- Checkout associates a Patron with a Book.
- System Revision represents a change to the system. For example, a new Checkout or the return of a book.
- Book History associates a particular System Revision to each Book creation or metadata update.
- Checkout History associates a particular System Revision to each Checkout creation or update.
The Command model translates well to a relational database that can maintain the relational integrity between objects in the model.
Our simplified Query model consists of two objects.
- Book has all the metadata that allows for searching the library’s catalog.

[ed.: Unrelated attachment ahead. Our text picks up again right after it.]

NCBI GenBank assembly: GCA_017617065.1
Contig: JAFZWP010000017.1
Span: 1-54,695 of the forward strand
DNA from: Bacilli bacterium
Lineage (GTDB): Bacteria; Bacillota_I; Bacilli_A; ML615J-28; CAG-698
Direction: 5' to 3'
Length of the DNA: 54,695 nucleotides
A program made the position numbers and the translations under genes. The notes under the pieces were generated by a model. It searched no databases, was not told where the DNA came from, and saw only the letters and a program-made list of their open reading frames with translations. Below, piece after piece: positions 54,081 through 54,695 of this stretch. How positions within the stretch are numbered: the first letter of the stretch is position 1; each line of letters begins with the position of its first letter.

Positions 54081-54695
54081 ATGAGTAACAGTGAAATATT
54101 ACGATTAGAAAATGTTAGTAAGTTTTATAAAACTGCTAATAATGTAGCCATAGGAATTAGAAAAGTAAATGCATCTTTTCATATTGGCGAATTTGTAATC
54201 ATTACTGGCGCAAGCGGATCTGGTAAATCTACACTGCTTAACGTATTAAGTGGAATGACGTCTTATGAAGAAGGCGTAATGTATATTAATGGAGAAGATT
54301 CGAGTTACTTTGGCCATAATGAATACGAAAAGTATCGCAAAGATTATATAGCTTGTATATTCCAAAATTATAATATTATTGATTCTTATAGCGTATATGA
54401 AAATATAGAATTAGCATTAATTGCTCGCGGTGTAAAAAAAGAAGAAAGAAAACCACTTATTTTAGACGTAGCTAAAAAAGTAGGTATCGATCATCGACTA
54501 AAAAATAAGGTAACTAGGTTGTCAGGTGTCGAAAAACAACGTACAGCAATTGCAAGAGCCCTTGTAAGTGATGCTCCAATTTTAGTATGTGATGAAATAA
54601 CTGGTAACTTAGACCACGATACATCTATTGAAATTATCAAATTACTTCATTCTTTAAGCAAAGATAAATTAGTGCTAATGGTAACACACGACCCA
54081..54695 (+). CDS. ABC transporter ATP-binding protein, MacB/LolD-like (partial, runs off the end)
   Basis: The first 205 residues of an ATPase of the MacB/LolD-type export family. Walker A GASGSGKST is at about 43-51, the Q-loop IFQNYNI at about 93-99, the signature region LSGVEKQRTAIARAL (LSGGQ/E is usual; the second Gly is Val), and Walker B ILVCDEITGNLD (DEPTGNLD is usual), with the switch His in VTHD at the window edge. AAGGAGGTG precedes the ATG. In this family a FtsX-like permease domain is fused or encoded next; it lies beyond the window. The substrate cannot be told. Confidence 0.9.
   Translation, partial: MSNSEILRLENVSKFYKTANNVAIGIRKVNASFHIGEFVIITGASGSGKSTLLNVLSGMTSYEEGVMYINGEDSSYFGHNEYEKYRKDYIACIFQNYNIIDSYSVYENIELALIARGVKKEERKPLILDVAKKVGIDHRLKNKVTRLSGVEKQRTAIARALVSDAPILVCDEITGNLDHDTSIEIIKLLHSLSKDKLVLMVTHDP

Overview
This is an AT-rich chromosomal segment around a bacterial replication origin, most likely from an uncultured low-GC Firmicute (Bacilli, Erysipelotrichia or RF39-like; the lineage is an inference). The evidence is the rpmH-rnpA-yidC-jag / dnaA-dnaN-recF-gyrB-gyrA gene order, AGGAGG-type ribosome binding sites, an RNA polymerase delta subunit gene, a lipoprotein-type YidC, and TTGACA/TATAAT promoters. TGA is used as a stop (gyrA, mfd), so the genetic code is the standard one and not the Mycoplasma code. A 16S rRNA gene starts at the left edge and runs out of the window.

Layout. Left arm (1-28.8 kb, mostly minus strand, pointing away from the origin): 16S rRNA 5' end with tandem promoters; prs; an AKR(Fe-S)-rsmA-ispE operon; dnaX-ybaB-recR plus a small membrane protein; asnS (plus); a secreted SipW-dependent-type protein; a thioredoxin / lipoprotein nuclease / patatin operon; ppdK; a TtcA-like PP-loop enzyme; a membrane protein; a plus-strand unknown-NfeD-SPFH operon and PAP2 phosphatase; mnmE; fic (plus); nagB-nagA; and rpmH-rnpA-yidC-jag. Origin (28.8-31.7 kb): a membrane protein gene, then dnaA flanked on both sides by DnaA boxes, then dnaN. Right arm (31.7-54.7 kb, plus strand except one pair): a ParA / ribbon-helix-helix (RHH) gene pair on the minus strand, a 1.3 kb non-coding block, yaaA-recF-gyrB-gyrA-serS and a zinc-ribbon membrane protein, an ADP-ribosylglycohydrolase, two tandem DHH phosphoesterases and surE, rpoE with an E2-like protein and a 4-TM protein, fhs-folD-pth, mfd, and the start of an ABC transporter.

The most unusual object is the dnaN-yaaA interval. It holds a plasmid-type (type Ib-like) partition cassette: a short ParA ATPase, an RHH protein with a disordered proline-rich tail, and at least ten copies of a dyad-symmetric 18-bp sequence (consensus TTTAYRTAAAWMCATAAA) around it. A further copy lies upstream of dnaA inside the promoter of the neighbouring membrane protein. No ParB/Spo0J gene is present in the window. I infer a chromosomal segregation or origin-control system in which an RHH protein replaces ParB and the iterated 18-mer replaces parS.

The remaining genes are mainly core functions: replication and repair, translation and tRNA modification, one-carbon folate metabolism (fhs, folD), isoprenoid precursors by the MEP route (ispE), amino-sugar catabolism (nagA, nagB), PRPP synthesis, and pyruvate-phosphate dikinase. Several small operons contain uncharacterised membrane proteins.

- Current Checkout indicates who, if anyone, has currently checked out the Book.
It is trivial to represent these two objects in a single SOLR document.
Let’s look at how the data models support the application’s use cases.
The catalog search functionality is supported entirely by the Query data store. SOLR provides filtering, pagination, and faceting out of the box. In fact, that’s its entire reason for being. Since our Query data store also includes current checkout information, we can indicate which books are currently available, and/or we can allow the user to filter their results to only include available books.
Patron’s Current Checkout List
Like the catalog search, the current checkout list is supported entirely by the Query data store. We simply query SOLR for all of the documents where the current checkout matches the patron.